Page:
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Consuming alcohol and severely restricting food calories dims brain function in similar ways, according to Dr. David Hamilton, associate medical director of Yellowbrick, an addiction treatment facility in Evanston. 

College women swapping food for alcohol

by Christine Skopec
Jun 3, 2014


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Information from: and National Institute on Alcohol Abuse and Alcoholism


Christine Skopec/MEDILL

Data source: National Eating Disorders Association, Anorexia Nervosa and Associated Disorders and National Institute on Alcohol and Alcoholism


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Linden Oaks at Edward Hospital in Naperville hosted the 11th annual National Association of Anorexia Nervosa and Associated Disorders Candlelight Vigil May 19. It mourned those who lost their battle with an eating disorder, but also offered hope to those who are recovering.


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Johanna Kandel, founder and CEO The Alliance for Eating Disorders Awareness, delivered the keynote address at a vigil for eating disorders, reminding those with food struggles to remember to put themselves first by using the analogy of an airplane oxygen mask. "You may not have the actual one, but never leave home without it," she said.

Signs of eating disorders

While most people acknowledge the dangers of anorexia and bulimia, there are many more individuals who have unhealthy approaches to eating. The Diagnostic and Statistical Manual of Mental Disorders gives specific criteria for diagnosing an eating disorder. Signs include refusal to maintain minimal body weight for size, height gender; distorted view of actual body weight and appearance; too much influence of weight on self-esteem or denial of dangerously low weight; and an intense fear of becoming overweight. Many people do not exhibit all of these symptoms, though.
A new breed of eating disorder that couples starvation diets with excessive alcohol consumption is sweeping through college campuses, affecting scores of young women, experts say. To avoid gaining weight, the coeds devote their calories to the booze.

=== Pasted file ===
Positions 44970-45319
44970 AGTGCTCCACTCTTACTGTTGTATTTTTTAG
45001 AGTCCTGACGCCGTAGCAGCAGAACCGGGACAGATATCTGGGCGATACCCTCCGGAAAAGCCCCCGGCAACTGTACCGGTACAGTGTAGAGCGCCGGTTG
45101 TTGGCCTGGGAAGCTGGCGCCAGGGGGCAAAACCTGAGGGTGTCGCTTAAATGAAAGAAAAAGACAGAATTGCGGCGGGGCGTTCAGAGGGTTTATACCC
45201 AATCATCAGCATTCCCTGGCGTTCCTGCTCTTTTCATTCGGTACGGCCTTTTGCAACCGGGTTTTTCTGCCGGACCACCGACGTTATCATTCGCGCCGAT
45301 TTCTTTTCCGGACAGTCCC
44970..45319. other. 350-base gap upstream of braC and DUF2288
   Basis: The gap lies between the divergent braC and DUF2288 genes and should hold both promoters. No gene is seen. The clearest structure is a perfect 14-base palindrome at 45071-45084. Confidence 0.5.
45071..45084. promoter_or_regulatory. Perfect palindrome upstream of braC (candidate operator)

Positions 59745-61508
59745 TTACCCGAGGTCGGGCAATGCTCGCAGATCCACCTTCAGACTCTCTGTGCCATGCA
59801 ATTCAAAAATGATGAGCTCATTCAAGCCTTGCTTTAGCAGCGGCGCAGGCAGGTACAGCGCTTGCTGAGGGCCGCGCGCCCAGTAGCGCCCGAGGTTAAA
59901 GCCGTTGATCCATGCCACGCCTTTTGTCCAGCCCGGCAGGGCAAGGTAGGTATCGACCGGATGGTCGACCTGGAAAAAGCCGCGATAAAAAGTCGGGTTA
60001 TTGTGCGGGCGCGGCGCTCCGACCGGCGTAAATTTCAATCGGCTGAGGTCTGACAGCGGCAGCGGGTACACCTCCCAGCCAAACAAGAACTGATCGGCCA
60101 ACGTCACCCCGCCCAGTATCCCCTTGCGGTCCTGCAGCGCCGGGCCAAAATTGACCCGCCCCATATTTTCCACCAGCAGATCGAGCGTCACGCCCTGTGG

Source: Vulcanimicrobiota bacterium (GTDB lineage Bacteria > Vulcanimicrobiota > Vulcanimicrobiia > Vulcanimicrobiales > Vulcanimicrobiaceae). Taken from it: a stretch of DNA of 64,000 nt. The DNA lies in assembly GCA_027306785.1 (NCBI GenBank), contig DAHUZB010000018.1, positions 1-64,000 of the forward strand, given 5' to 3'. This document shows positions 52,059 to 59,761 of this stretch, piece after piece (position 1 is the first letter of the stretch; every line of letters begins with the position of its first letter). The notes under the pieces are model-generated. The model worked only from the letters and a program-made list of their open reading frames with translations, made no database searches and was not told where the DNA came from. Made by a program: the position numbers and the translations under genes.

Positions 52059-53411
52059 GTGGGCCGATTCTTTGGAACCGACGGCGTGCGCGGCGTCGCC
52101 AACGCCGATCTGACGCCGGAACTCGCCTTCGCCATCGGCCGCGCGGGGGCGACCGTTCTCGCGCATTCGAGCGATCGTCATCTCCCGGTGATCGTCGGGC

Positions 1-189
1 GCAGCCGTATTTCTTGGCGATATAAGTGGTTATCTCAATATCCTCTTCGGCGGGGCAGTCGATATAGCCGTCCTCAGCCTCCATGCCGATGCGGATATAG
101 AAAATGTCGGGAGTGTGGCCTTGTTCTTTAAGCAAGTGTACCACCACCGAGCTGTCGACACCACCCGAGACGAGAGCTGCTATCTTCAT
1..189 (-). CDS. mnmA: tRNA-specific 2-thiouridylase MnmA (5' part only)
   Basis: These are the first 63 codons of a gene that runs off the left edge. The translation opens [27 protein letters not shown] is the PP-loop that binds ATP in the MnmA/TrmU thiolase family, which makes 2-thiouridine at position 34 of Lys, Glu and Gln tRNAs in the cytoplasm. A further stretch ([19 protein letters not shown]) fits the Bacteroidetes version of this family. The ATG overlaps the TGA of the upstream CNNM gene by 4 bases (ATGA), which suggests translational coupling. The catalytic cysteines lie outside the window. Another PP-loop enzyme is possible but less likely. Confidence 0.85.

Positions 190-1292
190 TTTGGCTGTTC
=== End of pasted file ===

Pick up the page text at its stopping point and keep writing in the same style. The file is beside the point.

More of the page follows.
This condition is blurring the line between eating disorder and substance abuse, making it particularly dangerous, and many young women find themselves developing these habits once they head off to college.

Jamie Selfrige, an occupation therapy student at the University of Illinois at Chicago, found herself and her friends falling into a pattern of skipping meals followed by heavy drinking while she was an undergraduate student.

“We wouldn’t eat dinner,” Selfrige said, now a graduate student for whom the problem faded away by senior year. “We would save up all of our calories for drinking.”

Part of the problem is how heavily girls influence their other friends. What starts out as a problem for just a couple of girls can quickly spread to an entire peer group.

“If they’re gonna skip a meal, then I’m gonna skip a meal because I don’t want to be the fatty," Selfrige said.

Niquie Dworkin, coordinator of clinical training at Lakeview Center for Psychotherapy, has worked for more than 20 years with people who suffer from eating disorders as well as those who struggle with substance abuse.

“I think most people probably fall into a category of disordered eating,” Dworkin said. “They might not have an eating disorder proper, but they might exhibit some of the symptoms.”

These negative feelings towards foods and the knowledge that alcohol contains a lot of calories makes the problem even worse for women trying to limit their calorie intake.

Allison Chaplin, a nursing student at DePaul University, began to notice one of her friends developing this habit while in college and it seems to be getting worse.

“She literally will not eat during the day and then she’ll drink,” Chaplin said.

The pressure to be skinny is evident in every magazine, movie and television show and girls are well aware of that pressure early on.

“Thin is what’s beautiful,” Selfrige said.

As girls get older and head off to school, the need to stay thin is complicated by the pressure to fit in as a college student by partying and drinking.

“It’s just part of the college lifestyle,” Selfrige said.